Master of Arts (MA)
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Utilitarian technology is often studied by archaeologists to understand what specific functions and activities these items represent in a past population's daily life. However, it is important not to forget that technology manufacture, use, and discard is embedded in a social context. Flintknapping is a skill that requires close instruction and training so that the desired outcome can be achieved. This training requires daily mentoring from other individuals in the community, many times within one's own family. These daily interactions create learning frameworks through which craft knowledge is transmitted. Technological style and domestic processing activities can be used as an indicator of social identity, therefore enabling archaeologists to trace these learning frameworks. It has been hypothesized that the Harris Site, a Late Pithouse period (A.D. 500-1000) Mimbres Mogollon community in southwestern New Mexico, has evidence of corporate group organization. This is supported by clusters of pithouses sharing similar household traits and extramural areas. This thesis seeks to add to this research by investigating if learning frameworks exist within these clusters of households by examining the lithic artifacts recovered from the contexts of these pithouses. If the clusters show distinct differences in technological style and household activities, then the hypothesis of separate learning frameworks within each corporate group can be supported. If the clusters show similar patterns to each other, it would suggest that the learning framework is on the level of the community.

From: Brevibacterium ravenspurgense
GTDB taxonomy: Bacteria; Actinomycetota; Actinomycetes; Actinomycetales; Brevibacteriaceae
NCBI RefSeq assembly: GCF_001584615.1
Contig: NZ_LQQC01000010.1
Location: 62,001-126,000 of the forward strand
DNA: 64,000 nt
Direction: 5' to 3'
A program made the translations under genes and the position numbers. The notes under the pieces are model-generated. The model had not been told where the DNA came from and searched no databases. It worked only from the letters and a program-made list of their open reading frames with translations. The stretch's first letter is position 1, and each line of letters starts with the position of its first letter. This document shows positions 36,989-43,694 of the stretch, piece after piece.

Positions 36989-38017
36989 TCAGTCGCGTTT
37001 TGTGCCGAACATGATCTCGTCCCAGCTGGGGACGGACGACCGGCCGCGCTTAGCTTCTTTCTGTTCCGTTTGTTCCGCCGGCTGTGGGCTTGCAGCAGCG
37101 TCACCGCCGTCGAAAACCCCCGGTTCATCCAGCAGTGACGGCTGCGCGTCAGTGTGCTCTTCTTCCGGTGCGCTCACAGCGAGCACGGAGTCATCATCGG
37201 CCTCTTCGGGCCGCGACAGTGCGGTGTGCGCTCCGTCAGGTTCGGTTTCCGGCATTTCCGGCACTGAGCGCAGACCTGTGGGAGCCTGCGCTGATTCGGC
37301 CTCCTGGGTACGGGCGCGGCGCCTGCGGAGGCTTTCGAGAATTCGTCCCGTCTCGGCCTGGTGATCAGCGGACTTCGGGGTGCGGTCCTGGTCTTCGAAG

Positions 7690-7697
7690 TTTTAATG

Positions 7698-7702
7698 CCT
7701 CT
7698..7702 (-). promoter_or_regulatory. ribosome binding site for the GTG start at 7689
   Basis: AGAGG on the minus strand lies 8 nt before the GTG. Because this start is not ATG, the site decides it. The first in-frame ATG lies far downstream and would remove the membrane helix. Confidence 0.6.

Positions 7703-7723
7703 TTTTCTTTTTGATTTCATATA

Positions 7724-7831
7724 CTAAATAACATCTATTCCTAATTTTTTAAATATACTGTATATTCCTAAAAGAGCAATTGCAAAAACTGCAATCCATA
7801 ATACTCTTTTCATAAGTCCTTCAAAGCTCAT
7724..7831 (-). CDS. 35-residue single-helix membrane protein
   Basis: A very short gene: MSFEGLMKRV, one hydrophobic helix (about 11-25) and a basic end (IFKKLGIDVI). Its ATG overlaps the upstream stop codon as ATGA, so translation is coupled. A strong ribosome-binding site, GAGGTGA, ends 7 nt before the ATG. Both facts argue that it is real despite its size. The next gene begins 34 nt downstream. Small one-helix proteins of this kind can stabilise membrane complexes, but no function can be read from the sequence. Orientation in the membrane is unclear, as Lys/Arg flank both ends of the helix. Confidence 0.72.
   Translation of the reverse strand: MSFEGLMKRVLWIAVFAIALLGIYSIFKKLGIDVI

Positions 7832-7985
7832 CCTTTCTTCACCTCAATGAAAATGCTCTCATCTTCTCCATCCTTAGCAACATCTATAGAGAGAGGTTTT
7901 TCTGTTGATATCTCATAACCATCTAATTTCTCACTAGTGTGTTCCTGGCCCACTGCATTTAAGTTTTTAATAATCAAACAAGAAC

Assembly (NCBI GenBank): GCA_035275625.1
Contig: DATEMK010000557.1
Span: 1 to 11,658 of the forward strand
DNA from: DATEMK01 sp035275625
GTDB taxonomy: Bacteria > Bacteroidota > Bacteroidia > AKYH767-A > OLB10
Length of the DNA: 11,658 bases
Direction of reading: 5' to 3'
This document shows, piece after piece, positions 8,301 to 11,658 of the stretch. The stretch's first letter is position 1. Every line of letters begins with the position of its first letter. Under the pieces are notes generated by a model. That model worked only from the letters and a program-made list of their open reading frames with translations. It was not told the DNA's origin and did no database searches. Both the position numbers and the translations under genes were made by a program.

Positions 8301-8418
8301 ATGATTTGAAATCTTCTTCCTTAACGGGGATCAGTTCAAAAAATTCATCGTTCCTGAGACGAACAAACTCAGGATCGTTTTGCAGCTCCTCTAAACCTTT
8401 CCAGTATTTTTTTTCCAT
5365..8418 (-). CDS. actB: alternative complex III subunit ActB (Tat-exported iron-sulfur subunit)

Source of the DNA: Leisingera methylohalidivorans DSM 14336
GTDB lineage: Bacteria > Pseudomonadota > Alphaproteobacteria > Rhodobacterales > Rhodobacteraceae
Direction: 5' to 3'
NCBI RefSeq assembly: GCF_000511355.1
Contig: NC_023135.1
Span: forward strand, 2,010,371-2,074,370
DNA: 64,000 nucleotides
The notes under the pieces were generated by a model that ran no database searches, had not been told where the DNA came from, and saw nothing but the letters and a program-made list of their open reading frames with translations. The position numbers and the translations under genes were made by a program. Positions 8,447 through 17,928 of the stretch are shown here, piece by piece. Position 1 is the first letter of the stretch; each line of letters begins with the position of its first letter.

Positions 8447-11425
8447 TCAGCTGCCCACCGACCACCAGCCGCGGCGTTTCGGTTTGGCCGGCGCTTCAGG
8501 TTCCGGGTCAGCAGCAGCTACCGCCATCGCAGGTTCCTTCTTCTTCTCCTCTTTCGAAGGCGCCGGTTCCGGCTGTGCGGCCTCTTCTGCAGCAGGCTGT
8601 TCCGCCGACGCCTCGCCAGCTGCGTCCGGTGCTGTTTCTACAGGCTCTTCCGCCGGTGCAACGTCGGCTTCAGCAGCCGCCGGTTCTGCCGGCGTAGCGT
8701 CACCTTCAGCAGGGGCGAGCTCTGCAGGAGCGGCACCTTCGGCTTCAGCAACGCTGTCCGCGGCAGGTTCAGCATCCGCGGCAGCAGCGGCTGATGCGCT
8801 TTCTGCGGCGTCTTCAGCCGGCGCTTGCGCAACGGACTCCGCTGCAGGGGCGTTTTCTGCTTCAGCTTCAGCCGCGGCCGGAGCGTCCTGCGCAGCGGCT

Archaeology; Flintknapping – Study and teaching; Identity; Identity (Psychology); Lithics; Mimbres; Mimbres culture; Mogollon; Mogollon culture; New Mexico; Technology
Demaio, Justin Albert, "Examining Household Identity Through Lithic Technology at the Harris Site" (2013). UNLV Theses, Dissertations, Professional Papers, and Capstones. 1982.